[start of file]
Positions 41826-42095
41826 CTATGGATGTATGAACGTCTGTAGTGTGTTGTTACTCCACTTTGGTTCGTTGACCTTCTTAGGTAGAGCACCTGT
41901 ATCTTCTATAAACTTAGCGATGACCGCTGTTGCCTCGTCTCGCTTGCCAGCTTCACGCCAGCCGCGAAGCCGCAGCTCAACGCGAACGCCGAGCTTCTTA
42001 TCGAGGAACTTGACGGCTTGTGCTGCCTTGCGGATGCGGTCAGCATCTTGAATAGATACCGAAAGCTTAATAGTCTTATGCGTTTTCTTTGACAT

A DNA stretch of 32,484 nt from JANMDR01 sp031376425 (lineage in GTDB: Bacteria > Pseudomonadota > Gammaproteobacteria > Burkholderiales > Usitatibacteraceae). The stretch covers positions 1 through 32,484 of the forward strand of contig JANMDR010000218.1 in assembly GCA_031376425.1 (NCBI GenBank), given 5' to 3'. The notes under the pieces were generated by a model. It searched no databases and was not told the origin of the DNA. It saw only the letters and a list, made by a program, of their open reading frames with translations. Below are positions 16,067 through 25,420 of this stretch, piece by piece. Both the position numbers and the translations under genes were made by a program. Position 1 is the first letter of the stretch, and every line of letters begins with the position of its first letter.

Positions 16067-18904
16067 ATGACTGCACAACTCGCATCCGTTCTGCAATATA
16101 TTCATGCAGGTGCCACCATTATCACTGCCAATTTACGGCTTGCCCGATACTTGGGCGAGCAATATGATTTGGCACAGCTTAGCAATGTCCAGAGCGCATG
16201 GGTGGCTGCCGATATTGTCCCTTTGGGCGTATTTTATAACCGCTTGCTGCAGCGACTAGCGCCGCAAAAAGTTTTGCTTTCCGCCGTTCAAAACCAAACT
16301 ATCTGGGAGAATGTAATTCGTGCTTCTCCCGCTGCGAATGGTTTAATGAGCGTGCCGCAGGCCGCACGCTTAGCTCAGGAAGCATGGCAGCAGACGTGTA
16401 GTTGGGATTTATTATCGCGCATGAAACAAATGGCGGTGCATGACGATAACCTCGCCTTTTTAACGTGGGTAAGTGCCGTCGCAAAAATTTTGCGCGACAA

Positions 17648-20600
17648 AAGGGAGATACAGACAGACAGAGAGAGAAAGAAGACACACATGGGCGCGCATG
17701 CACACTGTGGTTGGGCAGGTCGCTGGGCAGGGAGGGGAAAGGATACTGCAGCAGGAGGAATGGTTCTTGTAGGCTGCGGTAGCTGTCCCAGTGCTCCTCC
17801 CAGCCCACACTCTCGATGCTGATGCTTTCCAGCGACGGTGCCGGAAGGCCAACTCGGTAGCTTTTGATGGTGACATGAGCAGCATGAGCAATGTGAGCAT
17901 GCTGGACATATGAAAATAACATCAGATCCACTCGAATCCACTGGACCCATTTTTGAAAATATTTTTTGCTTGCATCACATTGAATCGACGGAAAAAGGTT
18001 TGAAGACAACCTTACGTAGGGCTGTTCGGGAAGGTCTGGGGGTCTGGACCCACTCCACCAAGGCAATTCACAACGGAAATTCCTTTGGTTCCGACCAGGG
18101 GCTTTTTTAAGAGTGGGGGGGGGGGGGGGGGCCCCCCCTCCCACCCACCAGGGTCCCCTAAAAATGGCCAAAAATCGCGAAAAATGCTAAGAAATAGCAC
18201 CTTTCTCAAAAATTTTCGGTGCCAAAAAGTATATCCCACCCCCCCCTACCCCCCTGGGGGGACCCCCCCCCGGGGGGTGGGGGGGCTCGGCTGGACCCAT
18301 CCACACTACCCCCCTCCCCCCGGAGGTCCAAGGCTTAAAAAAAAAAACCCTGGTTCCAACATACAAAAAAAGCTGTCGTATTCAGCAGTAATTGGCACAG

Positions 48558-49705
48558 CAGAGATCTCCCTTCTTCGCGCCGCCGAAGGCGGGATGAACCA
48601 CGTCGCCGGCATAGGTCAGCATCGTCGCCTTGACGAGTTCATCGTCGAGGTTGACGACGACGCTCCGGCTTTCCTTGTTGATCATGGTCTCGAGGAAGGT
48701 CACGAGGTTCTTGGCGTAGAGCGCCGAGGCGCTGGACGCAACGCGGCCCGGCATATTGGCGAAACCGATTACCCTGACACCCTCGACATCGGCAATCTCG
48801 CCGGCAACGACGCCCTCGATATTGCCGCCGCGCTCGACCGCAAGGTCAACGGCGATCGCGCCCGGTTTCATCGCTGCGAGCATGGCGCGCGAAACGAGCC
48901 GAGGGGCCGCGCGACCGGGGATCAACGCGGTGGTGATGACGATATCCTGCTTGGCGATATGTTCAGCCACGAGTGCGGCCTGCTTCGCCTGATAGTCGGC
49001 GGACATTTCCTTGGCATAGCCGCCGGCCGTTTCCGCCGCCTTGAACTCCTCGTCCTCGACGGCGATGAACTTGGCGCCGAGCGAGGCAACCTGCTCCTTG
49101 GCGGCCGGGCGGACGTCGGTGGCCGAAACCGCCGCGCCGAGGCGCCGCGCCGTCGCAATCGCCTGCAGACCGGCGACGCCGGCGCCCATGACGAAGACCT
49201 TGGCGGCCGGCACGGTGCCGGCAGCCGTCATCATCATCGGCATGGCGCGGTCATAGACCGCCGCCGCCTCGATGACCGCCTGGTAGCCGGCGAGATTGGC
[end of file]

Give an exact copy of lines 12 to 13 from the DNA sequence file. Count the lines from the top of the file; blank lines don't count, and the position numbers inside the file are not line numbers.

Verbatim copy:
Positions 17648-20600
17648 AAGGGAGATACAGACAGACAGAGAGAGAAAGAAGACACACATGGGCGCGCATG